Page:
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Question: Why do people laugh?
Answer: Laughter might seem whimsical, but it is actually very important for survival and reproduction. Chimpanzee and Bonobos, our closest primate cousins, make a hoot-like sound similar to laughing when they tickle each other and engage in rough-and-tumble play. It has recently been discovered that even mice make a sound like laughter when they play, but at a frequency that we cannot hear without the help of instruments. In both cases, laughter seems to send a signal that there is nothing to fear, enabling animals to develop their skills and relationships through play.
Our distant human ancestors were almost certainly laughing before they were speaking. How can we know this? Look at the evidence: laughter takes place in the "old" pre-linguistic part of the brain. Babies start laughing long before they start speaking. Even blind and deaf babies laugh. However, laughter was also incorporated into numerous higher mental functions as they evolved. Thus, we laugh uncontrollably, but we also laugh strategically to punctuate conversation, to make a good impression, to criticize people, and so on.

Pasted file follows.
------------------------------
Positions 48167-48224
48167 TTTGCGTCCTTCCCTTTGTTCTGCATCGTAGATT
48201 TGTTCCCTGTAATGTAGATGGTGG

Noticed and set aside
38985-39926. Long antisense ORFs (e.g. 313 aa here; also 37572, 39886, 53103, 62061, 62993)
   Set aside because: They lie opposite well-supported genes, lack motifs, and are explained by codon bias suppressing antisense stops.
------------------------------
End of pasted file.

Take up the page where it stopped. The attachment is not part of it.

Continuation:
I recently worked with a former Binghamton University student, Matt Gervais, who became interested in the evolution of laughter as a freshman and published a major review article titled "The Evolution and Functions of Laughter and Humor: A Synthetic Approach." You can download a copy of this article, and learn about other subjects from an evolutionary perspective, at the website for EvoS, Binghamton University's evolutionary studies program (http://bingweb.binghamton.edu/~evos/ ). I must warn you, however, that the article is not very funny. It begins with a quote that reads "He who approaches laughter upon science bent will find it no laughing matter."
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